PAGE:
KANSAS CITY, MISSOURI. There is overwhelming evidence that omega-3 fatty acids or, more specifically, eicosapentaenoic acid (EPA) and docosahexaenoic acid (DHA), the main components of fish oils, are highly effective in preventing sudden cardiac death, death from heart disease, and certain arrhythmias. Investigations involving individual heart cells have shown that EPA + DHA prolong the refractory state of the cells by interacting with fast-acting sodium channels and L-type calcium channels. It is thus clear that the cardioprotective effect of EPA + DHA is intimately associated with the degree to which these two fatty acids are actually incorporated into the heart tissue (myocardium). The ultimate test of the extent of incorporation is, of course, analysis of the heart tissue itself; however this, for obvious reasons, is not terribly practical.
Researchers at the Mid America Heart Institute now report that the EPA + DHA content of red blood cells (RBCs) almost exactly mirrors the concentration in the myocardium. Their study involved 20 heart transplant patients whose EPA + DHA level was measured in heart tissue and red blood cells. The researchers found an almost perfect correlation (r = 0.82) between the content in cardiac tissue and the content of RBCs.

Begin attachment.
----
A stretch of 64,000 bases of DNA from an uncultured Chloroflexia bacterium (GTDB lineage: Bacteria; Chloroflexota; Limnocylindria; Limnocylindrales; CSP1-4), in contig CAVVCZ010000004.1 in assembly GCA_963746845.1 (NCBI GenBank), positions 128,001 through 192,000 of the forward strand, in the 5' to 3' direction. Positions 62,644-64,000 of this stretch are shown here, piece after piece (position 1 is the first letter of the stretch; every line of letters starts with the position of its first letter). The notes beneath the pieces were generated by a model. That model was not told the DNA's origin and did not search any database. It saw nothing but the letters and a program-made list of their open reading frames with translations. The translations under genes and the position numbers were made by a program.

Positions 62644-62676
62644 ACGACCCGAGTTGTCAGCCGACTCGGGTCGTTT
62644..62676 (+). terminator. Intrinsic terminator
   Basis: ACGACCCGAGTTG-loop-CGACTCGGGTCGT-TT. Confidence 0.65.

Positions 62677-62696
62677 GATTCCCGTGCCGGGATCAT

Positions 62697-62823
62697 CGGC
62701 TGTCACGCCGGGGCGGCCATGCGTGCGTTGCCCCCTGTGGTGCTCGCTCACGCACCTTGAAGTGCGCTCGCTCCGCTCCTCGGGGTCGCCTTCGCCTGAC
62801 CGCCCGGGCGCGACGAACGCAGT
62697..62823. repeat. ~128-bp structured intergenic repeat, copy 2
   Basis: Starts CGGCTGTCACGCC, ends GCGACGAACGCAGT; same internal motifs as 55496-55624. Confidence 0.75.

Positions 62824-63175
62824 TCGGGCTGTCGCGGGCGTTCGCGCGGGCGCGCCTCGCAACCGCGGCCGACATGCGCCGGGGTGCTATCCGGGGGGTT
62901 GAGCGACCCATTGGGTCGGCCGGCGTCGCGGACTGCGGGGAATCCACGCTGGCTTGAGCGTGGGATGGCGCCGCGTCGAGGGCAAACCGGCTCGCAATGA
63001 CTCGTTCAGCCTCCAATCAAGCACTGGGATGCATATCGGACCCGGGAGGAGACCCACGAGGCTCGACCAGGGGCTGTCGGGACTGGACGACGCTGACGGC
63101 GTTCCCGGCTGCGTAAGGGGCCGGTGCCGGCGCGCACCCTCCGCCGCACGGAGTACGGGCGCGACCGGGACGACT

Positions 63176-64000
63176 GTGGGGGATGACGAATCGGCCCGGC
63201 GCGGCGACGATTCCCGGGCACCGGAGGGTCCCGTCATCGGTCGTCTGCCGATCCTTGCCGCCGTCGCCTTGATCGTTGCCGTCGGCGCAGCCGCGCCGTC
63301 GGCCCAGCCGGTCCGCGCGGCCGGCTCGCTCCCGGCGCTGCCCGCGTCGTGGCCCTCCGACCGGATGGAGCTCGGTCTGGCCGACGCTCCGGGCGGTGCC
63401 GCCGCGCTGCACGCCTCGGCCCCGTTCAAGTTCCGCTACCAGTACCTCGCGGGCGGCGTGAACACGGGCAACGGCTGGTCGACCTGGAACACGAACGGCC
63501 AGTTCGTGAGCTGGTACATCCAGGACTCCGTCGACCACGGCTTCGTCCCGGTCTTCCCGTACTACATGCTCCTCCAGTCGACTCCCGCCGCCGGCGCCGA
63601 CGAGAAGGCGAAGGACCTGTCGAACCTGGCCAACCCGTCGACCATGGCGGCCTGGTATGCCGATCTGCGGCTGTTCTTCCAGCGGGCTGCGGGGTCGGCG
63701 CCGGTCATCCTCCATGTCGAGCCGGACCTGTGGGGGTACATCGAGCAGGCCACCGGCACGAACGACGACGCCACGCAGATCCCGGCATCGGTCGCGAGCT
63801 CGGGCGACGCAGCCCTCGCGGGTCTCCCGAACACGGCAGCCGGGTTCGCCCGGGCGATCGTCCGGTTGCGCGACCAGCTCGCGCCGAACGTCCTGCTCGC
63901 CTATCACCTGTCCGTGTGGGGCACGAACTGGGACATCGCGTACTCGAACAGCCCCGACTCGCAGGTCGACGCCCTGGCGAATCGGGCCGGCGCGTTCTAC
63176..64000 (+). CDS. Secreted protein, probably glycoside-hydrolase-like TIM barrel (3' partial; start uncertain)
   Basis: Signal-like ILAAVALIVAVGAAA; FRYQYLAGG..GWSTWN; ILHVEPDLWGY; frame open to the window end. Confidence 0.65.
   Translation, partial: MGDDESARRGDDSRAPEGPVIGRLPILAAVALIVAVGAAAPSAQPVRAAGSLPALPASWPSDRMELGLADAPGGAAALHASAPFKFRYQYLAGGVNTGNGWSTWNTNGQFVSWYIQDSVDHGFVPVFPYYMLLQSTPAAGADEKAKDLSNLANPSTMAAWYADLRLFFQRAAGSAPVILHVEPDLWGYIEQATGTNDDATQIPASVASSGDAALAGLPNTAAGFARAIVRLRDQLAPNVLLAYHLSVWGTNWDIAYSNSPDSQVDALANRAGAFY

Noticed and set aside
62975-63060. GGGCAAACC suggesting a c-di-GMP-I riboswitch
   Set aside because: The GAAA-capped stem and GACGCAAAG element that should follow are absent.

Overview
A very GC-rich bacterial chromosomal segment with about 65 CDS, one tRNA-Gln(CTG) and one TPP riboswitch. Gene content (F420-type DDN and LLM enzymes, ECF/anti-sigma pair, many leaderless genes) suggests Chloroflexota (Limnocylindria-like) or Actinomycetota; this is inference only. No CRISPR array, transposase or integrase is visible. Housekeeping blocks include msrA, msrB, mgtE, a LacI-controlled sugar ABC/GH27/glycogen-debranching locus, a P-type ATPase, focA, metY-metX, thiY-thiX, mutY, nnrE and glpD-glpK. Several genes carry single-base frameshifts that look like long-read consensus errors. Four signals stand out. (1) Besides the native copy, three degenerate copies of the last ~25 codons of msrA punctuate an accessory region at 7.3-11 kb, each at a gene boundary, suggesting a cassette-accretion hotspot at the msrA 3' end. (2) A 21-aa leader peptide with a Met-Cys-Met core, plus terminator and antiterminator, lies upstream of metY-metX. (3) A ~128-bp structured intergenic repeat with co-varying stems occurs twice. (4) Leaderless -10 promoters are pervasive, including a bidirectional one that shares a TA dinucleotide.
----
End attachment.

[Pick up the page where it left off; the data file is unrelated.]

In a subsequent experiment involving 25 heart transplant patients, the researchers measured EPA + DHA in
biopsied myocardial tissue, plasma lipids, cells scraped from the cheek (buccal tissue), and red blood cells
before and after 6 months of supplementation with 300 mg EPA + 200 mg DHA. The supplementation
resulted in a 272% increase in EPA and a 94% increase in DHA in the heart tissue itself. The corresponding
increases in plasma lipids, buccal tissue, and RBCs were 365% and 104%, 124% and 95%, and 279% and
84% respectively. The best correlation was between myocardial tissue and RBCs followed by myocardial
tissue and buccal tissue. The researchers conclude that EPA and DHA levels in RBCs give an accurate
indication of the content in heart cells. Buccal tissue is also a good indicator, but more cumbersome and
exacting to obtain than a blood sample. The researchers also point out that RBC content is a good indicator
of long-term intake, whereas plasma lipids vary depending on the food consumed on the day immediately
preceding the test.